From The United Irishman, March 4, 1899.

For some years back people have been growling at me over the alleged decadence of the Gaelic Athletic Association, and their gloom and desolation that would come swift and sure along with its funeral and have hearkened patiently to the pessimistic friends of the destructive-criticism tribe whose members are always ready to find fault with what exists, but who never dream that while they are pouring their wearisome complaints into my ears, that I am as cool as a New England lawyer eating a cucumber at the back of a tombstone during a blizzard.

Nature, working along the lines of heredity, and strengthened and confirmed by the never-ending study of the principles that guide Irishmen along the path that leads to racial independence, confirms by belief that Ireland is not destined to be long controlled by any foreign power. All the workable elements, necessary and sufficient to resist and resent the insolent claims of a hostile gang to rule Ireland socially and morally are here to-day—fresh, vehement, and true. What we lack is the constructive genius. We want the man who will cry: ‘Make way for liberty.’ We want the man who will show that in the Gaelic Athletic Association there are latent the promise and potency, physically speaking, of making Ireland the foremost nation on earth. The order may appear to be a large one. But the Ireland of my dreams is not confined to a club, a society, a country, a province, or a country. The sun never sets on the Irishman, no matter under what heading he is described in the Press or in the pulpit. The Irishman may be decried, boycotted, insulted, slandered, libelled, but he can’t be got rid of. The evanescent political turbulence and the partial demoralisation that has followed its train for twenty years, could not stem the tide of Gaelic democracy that, in 1879, began to dash up against the very doors of the rich and to thunder against the dams which wealth had reared between itself and the ills of poverty.

In that year I became acquainted with P. W. Nally. On a Sunday afternoon we strolled leisurely across the Phoenix Park. We could not count more than a score of people in that vast expanse of public ground. We drifted into a conversation bearing on the condition of life in Ireland when our fathers exulted in fetching mad bounds on the hurling fields, and casting stones and throwing the sledge, or sweeping over the country with the speed of a cloud shadow on a March day.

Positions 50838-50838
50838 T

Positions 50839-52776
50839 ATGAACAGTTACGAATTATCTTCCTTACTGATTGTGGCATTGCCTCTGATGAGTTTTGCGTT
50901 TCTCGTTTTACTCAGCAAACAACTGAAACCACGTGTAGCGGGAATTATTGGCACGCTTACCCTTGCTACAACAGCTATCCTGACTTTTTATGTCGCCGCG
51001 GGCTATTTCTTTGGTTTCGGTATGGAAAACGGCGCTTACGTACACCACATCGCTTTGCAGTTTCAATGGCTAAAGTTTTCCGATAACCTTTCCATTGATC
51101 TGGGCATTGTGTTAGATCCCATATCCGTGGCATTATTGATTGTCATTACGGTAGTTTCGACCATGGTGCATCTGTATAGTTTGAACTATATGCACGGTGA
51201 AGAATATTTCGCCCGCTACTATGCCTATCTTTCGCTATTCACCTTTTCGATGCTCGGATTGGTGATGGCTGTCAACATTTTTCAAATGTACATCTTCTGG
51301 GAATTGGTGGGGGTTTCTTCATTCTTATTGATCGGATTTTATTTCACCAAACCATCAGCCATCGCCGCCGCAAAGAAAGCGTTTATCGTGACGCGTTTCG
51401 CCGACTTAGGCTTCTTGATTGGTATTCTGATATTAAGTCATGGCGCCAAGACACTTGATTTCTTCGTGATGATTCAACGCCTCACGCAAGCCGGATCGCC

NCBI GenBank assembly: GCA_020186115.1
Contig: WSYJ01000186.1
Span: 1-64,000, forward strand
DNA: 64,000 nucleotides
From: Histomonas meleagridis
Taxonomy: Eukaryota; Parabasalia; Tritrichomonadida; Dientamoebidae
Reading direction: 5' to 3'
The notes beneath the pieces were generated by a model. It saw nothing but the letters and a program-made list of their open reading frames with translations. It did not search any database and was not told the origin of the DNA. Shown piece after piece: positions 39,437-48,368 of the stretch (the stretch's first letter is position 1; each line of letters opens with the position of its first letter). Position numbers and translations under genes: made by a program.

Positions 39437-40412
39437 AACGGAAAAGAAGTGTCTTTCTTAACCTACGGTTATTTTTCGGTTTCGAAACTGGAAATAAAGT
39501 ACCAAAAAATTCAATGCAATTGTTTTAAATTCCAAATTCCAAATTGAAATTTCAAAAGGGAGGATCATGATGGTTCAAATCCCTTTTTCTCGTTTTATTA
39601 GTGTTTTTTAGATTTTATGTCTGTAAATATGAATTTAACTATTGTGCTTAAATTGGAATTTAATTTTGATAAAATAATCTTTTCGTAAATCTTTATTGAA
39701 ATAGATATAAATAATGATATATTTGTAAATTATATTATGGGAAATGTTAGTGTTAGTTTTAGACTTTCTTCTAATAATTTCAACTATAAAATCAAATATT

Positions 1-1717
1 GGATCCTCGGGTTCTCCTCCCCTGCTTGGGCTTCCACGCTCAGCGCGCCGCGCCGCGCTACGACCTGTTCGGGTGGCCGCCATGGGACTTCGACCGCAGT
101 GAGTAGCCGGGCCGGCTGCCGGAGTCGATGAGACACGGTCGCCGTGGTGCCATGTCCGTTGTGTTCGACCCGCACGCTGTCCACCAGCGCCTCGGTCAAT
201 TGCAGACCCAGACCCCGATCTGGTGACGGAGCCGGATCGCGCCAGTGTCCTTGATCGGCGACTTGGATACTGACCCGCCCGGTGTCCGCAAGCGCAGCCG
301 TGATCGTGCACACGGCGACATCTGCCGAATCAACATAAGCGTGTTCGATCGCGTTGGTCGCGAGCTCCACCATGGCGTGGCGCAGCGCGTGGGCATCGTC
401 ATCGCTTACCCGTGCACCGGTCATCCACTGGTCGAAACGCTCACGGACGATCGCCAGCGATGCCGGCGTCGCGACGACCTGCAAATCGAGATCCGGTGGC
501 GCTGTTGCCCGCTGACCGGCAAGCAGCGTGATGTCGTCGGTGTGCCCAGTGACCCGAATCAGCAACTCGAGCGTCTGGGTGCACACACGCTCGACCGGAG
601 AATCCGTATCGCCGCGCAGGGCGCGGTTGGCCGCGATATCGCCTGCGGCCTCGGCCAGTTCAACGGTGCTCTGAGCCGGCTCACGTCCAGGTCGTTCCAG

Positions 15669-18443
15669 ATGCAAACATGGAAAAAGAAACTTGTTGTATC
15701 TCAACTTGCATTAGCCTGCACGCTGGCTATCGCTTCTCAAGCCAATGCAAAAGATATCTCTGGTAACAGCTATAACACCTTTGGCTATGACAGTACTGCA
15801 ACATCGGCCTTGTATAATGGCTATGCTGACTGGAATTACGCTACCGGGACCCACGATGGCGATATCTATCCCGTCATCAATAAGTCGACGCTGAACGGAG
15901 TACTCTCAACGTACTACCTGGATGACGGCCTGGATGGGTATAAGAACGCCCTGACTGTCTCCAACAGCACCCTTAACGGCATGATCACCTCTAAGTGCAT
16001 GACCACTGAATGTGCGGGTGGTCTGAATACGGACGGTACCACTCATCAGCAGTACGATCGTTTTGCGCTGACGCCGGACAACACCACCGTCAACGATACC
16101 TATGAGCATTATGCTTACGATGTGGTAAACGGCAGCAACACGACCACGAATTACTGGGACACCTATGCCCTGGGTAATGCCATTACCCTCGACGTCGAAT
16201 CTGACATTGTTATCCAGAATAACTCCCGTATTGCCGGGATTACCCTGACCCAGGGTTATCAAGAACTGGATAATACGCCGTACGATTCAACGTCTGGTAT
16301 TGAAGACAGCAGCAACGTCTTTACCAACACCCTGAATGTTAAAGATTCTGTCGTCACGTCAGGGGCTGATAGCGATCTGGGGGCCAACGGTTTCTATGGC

The dreariness and desolation of the scene before us were touched on to by two men, who clearly foresaw the iceberg devastation that threatened their country, under the ill-concealed motto: ‘Havoc and spoil and ruin are my game.’

Great thoughts develop slowly. The two men agreed that an effort should be made to preserve the physical strength of our race. Those two men were singularly alike in temperament, in their hated of iniquity, in their passionate love of Ireland, and in their implicit faith in the ultimate triumph of Ireland. The younger of the two was more passionate and hurried in manner and methods than his more matured friend, whose scorn and hatred flashed more through his laughter than through his tears. The younger went to jail and died in Mountjoy convict prison in November, 1891. The elder dreamt along and largely helped to found the Gaelic Athletic Association on the 1st of November, 1884.

History is too much neglected in Ireland. This is a deplorable fact. Men who have done untold services are too often forgotten soon after the clay is shovelled over them. Men whose money and brains and energies and lives are always forthcoming to serve their fellow-men are too often rewarded with a funeral, a few wreaths, and perhaps a pile of stones with their names written in the language of the race they hated. Their teaching is far too often forgotten.

I here desire to inform the friends of P. W. Nally in the province of Connaught that he did more to encourage and strengthen and sustain his friend, whose feeble hand and uncertain pen trace these lines, than any layman that ever agreed to found the Gaelic Athletic Association for the preservation and cultivation of the National Pastimes in Ireland.